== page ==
He leaves home at 6.30am along the Eastern Freeway for a 45 minute commute, and leaves work at 4pm to ensure he spend the minimum time commuting for maximum time with his young family.
“If you leave at 7am or 7.15am, it can be an hour and 15 minutes. Going home you never know. “When I left on Friday I got stuck outside the football game. It took one and a half hours. That’s just madness to sit in a car that long,” Mr Metayer said.
“If I haven’t left home by 7.30am, it’s more productive for me to stay home, work on the laptop and go in at 9.15am. It’s pretty hectic. Even if they widened Punt Rd, everything bottle necks.”
Acting Minister for Roads Natalie Hutchins said building new roads was not the answer to Melbourne’s crisis.
``Roads are a vital part of the transport mix that includes our train networks, tram lines, bus routes, cycling paths and pedestrian paths,’’ she said.
In the bid to alliviate some stress for drivers VicRoads are attempting to enhance existing throughfares.
This includes bus lanes on the Eastern Freeway, widening of the M80 and upgraded road technology to be implemented on the Monash.
Mr Merritt refused to comment on the proposed $5.5 billion Transurban proposal link between the West Gate Freeway and CityLink, which is currently being considered by the Department of Treasury and Finance.
Early reports indicate the road will help traffic flow on the West Gate Bridge but the plan could see commuters hit with billions of dollars in hidden toll fees.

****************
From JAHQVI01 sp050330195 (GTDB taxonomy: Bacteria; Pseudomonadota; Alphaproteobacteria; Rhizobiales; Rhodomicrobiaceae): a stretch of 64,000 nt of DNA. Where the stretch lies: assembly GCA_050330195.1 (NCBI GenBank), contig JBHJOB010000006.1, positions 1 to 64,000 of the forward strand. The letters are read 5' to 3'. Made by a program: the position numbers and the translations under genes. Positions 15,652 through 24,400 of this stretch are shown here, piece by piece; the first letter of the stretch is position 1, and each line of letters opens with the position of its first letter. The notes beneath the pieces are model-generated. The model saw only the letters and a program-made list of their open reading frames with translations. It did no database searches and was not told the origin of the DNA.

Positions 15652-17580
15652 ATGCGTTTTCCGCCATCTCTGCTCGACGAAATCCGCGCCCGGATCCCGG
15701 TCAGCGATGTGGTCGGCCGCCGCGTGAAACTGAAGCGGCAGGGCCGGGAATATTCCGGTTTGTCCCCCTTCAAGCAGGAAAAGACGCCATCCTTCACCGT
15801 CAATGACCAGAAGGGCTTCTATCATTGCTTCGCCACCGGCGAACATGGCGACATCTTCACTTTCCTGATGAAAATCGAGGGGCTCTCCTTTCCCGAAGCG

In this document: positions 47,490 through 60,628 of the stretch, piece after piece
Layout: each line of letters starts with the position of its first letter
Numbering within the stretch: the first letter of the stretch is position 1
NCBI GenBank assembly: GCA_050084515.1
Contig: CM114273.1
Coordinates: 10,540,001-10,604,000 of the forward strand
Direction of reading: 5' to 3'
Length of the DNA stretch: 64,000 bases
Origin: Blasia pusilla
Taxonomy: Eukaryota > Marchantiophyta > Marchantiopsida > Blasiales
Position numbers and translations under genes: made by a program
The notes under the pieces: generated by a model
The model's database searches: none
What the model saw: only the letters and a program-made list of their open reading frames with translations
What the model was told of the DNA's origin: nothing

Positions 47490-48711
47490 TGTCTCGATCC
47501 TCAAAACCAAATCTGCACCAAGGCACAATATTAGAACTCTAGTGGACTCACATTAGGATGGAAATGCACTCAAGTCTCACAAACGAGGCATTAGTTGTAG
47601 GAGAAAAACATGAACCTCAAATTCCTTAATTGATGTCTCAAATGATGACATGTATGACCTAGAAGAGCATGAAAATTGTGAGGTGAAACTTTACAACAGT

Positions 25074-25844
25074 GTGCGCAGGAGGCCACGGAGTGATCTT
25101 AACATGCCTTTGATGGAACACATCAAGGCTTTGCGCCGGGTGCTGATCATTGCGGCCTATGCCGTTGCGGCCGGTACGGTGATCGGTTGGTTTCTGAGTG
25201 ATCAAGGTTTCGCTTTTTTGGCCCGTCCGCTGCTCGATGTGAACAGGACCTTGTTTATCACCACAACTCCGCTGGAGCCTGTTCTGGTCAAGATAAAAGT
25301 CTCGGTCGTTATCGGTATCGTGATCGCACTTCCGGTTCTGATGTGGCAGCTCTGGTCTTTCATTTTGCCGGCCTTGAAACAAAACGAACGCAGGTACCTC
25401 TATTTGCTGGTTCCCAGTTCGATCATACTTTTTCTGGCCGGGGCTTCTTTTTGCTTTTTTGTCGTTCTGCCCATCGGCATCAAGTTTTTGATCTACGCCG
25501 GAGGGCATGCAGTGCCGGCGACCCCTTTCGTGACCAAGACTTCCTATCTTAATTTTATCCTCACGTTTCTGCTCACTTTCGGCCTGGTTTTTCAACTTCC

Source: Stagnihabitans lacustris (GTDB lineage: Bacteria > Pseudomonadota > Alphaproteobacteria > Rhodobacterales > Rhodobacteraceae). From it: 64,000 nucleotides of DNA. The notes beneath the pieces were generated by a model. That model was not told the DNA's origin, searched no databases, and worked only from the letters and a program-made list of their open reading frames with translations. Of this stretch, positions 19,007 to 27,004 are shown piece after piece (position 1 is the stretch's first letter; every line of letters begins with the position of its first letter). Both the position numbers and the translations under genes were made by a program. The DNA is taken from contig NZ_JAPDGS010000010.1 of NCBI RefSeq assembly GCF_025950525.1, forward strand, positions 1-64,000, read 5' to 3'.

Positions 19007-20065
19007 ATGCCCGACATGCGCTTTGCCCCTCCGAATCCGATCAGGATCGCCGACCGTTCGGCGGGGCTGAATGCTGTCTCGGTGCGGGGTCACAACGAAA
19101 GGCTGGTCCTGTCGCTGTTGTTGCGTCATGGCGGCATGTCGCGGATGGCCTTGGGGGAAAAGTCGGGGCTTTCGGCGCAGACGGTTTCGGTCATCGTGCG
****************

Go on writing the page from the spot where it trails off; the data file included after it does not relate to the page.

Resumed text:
Cycling is also expected to play a major role in VicRoads new strategy with Mr Merritt saying people should consider the pushie to get them to work quicker.
``Anyone who is walking or cycling takes a two tonne car off the road,’’ he said.
``One of the frustrations there at the moment is the evidence of some tension between cyclists and particularly drivers, when it is so obvious that from a drivers point of view it is fantastic.
``Honestly you will be handing them a banana out the window saying thank you very much for not driving.``
According to Bicycle Network Victoria figures show people are happy biking up to 45 minutes or 10km to work.
Congestion costs Victoria more than $3 billion per year.
People may use public transport if they have simple and easy rules to follow and not hard and complex rules for example this crap rule:
A customer may only alight from a V/Line train at a metropolitan railway station if the V/Line train service ends at a railway station that is a metropolitan railway station or with the permission of an authorised person. If a customer boards, or alights from, a V/Line train at a metropolitan railway station in contravention of either of the two immediately preceding paragraphs, any ticket held by the customer is not, or ceases to be, valid for the customer’s journey that consists of, or includes, the customer’s travel in that V/Line train or for any entry to a designated area associated with that journey.
This why people drive cars - so they do not have put with this crap